Development and Validation of a Competency-Based Education Model Suitable for Undergraduate Human Nutrition and Dietetics Training in Uganda: A Modified Delphi Process [post]

Peterson Kato Kikomeko, Sophie Ochola, Archileo N. Kaaya, Irene Ogada, Tracy Lukiya Birungi, Peace Nakitto
2021 unpublished
Background: Competency-based education (CBE) equips health professionals with the requisite competencies for health systems performance. This study aimed to develop and validate a CBE model suitable for teaching Human Nutrition/Human Nutrition and Dietetics (HN/HND) at the undergraduate level in Uganda. Methods: The study was undertaken in two main phases, (1) competency needs assessment and (2) model development and content validation. The later had three iterative stages: a needs assessment
more » ... sults validation workshop; an expert focus group discussion to develop a draft CBE model framework; and consensus development-itself undertaken in two modified Delphi rounds to ascertain participant consensus on the relevance and suitability of the competency domains, subdomains, and statements comprised in the developed draft CBE framework for undergraduate HN/HND training in Uganda. In the modified Delphi process, participants indicated the degree to which they agreed or disagreed with each of the given statements on five-point Likert-type items of strongly disagree, disagree, neither agree nor disagree, agree, and strongly agree as well as the level of training they recommended the given competency statement to be learned. The workshop had 31 participants, the focus group eight, while the first and second Delphi rounds had 70 and 55 participants respectively. Results: In total, seven competency domains, 24 subdomains, and 190 competency statements were developed. Content analysis and analysis of percentage responses for each competency statement were done with participant consensus set at ≥80%. All the seven domains (100%); 22 (91.7%) of the 24 subdomains; and 153 (87.9%) of the 174 analysed competency statements were evaluated as both relevant and suitable for undergraduate HN/HND training and hence included in the validated CBE model. Conclusion: This study evaluated the relevancy and suitability of seven competency domains prevention and management of malnutrition; nutrition in the lifecycle; food security, food safety, agriculture, and livelihoods promotion; ethics and professionalism in nutrition and dietetics; research and data analysis; policy, advocacy, and social and behaviour change communication; and nutrition leadership and management for undergraduate HN/HND training in Uganda. The study recommends translating the developed CBE model into a standard curriculum that can be taught and evaluated.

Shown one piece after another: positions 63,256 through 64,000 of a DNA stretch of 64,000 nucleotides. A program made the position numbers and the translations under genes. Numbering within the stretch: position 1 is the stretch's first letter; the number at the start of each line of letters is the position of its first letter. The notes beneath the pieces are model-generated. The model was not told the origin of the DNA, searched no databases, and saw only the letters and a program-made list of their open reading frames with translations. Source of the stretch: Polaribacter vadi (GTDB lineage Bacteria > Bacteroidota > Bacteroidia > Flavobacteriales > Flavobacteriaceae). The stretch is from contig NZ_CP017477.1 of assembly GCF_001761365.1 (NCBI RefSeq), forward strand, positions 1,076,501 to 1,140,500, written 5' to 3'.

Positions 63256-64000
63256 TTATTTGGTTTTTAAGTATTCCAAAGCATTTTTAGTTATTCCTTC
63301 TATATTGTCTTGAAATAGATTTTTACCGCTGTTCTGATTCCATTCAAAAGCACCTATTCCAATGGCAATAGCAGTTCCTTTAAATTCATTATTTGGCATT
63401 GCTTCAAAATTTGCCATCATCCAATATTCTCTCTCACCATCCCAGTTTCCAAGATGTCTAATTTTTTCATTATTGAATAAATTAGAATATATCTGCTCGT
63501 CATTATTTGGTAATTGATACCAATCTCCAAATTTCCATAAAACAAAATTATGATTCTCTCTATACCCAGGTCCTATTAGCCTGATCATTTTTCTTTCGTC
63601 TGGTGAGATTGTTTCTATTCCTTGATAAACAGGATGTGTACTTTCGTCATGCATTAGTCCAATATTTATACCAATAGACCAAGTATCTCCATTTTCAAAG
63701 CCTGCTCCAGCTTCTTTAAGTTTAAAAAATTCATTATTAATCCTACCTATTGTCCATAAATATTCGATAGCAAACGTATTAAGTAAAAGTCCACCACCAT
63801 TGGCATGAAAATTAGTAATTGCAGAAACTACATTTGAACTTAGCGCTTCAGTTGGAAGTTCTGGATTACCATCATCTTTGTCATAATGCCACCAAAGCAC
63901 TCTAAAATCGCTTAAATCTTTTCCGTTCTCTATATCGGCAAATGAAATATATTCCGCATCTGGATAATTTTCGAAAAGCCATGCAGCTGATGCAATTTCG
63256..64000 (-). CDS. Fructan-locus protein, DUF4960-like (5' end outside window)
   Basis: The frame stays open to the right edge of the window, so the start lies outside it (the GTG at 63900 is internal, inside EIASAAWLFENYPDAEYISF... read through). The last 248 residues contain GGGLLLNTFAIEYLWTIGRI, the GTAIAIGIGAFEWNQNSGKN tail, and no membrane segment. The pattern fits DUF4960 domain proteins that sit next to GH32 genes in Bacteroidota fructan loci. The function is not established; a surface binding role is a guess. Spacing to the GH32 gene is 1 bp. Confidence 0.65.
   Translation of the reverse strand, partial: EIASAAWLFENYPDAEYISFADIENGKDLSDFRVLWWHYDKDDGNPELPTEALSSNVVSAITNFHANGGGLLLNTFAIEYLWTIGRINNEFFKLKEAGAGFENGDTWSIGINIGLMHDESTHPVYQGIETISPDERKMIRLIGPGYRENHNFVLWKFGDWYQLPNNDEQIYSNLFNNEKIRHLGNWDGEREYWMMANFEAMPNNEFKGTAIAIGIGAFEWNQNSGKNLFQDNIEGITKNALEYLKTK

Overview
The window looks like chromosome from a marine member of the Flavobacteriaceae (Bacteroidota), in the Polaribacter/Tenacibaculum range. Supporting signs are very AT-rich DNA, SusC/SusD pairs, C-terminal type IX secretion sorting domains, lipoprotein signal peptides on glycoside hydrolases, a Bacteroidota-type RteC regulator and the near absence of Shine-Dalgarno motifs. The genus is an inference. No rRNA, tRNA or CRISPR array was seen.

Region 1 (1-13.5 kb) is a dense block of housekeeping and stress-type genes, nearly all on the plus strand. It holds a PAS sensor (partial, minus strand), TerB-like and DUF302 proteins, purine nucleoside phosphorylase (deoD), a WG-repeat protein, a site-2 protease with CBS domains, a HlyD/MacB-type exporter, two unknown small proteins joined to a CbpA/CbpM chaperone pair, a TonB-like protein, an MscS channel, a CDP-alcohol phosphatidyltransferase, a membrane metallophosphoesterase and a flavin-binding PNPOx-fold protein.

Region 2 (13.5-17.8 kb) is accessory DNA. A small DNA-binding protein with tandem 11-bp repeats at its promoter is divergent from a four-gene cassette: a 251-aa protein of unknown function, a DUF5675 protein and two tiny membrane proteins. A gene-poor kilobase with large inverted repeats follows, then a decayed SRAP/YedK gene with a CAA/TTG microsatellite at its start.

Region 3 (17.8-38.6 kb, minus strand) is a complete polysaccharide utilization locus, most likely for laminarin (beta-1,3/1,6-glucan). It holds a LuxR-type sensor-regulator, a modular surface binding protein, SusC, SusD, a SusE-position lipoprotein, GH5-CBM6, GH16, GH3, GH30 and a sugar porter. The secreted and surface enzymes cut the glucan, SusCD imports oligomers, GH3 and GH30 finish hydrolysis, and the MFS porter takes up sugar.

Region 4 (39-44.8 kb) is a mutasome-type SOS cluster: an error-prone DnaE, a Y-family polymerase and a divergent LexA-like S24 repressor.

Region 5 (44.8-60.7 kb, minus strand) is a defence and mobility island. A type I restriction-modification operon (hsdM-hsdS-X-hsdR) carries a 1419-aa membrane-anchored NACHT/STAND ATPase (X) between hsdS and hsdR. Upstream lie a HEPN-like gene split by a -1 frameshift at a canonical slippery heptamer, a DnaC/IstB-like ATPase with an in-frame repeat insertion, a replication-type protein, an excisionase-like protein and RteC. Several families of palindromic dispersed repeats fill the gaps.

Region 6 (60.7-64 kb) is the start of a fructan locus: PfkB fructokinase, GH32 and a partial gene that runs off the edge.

doi:10.21203/rs.3.rs-1048815/v1 fatcat:mv5kazr4und45loyb6blvy7rzy